By Karen Kelly

At some point in early 2020, cyberhackers breached thousands of websites around the world, accessing data in U.S. federal government agencies, the U.K. government, the European Parliament, NATO, and more.

Described as the worst cyber-espionage incident in history, the attack gave the hackers—suspected Russian agents—access to sensitive information for months before it was discovered.

While American politicians described the attack as an act of war, Professor Leah West says cyberattacks reside in a grey area of international law.

“It’s very clear in international law that the use of force against other states is prohibited,” explains West, a specialist in national security law at the Norman Paterson School of International Affairs (NPSIA). “It’s the stuff that falls below that level of use of force that is really kind of unique to the cyber domain. The fact that we can really manipulate other people’s stuff in another country without using force is pretty new.”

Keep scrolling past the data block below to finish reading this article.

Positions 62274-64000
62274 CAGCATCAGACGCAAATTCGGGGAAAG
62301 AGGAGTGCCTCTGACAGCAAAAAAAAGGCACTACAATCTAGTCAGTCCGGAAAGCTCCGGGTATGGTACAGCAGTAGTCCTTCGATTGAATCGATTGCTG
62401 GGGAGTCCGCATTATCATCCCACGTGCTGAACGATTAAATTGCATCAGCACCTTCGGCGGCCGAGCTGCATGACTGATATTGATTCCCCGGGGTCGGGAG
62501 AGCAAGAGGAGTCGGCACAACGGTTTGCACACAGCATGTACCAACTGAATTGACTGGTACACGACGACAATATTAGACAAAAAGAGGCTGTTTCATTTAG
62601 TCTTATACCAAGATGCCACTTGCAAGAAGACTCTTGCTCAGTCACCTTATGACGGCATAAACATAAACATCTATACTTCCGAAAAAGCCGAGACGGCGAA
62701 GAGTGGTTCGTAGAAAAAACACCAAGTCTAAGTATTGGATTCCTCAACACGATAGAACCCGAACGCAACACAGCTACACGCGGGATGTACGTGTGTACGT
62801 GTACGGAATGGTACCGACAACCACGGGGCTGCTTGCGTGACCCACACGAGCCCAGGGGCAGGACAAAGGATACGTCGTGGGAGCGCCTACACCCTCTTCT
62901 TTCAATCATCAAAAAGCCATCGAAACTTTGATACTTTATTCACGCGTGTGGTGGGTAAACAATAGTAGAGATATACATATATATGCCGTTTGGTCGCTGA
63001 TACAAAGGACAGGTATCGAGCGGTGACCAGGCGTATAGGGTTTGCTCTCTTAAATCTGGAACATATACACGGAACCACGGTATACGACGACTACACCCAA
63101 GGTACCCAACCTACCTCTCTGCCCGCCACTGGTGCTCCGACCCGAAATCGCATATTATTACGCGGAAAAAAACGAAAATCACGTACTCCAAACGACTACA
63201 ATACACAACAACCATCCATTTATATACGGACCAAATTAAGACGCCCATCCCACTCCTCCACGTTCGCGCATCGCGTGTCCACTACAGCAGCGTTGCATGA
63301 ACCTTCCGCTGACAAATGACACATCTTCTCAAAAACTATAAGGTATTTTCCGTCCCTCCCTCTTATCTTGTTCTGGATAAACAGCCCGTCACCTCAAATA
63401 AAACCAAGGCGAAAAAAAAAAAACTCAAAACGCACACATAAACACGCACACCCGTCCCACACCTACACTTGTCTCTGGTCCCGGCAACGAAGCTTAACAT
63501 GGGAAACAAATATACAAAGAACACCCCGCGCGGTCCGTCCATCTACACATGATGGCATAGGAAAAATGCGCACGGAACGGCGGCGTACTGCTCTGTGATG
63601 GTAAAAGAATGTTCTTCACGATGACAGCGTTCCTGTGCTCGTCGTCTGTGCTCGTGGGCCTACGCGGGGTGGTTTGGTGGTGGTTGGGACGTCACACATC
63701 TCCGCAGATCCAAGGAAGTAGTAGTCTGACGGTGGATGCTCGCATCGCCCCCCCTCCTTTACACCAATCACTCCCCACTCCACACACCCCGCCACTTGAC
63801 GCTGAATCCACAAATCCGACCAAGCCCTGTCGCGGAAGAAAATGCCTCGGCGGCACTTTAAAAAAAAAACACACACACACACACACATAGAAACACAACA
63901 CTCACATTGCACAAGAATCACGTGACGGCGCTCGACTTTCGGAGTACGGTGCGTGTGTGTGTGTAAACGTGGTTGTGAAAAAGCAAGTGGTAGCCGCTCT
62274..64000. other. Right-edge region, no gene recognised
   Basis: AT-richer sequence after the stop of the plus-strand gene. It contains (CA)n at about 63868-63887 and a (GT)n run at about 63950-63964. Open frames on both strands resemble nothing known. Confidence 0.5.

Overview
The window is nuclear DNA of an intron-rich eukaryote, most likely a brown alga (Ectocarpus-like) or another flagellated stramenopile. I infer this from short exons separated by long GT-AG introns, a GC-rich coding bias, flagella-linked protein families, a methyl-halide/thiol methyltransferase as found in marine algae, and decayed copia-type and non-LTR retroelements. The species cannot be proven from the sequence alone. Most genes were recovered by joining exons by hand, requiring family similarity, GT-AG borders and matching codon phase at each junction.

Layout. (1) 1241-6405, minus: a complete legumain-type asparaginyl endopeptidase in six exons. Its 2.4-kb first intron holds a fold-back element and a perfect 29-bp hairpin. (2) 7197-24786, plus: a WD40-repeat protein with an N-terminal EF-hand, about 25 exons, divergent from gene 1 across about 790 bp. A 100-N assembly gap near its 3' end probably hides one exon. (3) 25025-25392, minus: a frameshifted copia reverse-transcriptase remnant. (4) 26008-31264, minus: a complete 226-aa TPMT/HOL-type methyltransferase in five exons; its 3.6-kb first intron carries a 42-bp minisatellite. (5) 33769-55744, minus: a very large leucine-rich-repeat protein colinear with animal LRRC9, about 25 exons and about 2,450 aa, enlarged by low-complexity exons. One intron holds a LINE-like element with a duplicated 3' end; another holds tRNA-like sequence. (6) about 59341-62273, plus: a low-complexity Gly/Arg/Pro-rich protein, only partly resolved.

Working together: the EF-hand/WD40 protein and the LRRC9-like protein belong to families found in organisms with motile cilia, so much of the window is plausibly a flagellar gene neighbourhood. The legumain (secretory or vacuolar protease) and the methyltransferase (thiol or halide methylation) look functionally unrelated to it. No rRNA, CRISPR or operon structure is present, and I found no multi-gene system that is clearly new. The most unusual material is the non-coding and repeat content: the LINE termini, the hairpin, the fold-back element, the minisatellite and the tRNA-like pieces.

Leah West

West is investigating these so-called “below threshold” cyber operations in her research, funded by a SSHRC Insight Development Grant. While cyber attacks are not covered in warfare treaties, the international community is trying to establish a baseline (called customary law) for when a cyberattack has gone too far.

“The premise of my work is that we’re not going to get any treaties on this issue, especially the low-level activities in the shadows,” says West, who was a Department of Justice lawyer who worked for CSIS. “So I am looking at what customs are emerging to create a baseline of understanding.”

West is working with graduate students Evelyn Fortin and Antoine Bourget-Rousseau of NPSIA and Raagul Sriprakas of the Infrastructure Protection & International Security program to study what the top 17 cyber superpowers say and do in response to cyberattacks. These include the Five Eyes alliance—the United States, Canada, United Kingdom, Australia, and New Zealand—as well as European and Asian countries.

“What do their statements say? Do their agencies engage in cyber activities? What do the courts say? A practice will begin to develop around this and that’s what we’re looking for,” says West. “If you can say that a consensus is developing, it will snowball.”

While cyber attacks may not be technically illegal, West fears the damage they cause will endure.

“I’m worried about attacks that will question the validity and integrity of systems we rely on for our government to run,” she says. “There are serious implications for our trust in the institutional foundations of democracy.”

Thursday, October 7, 2021
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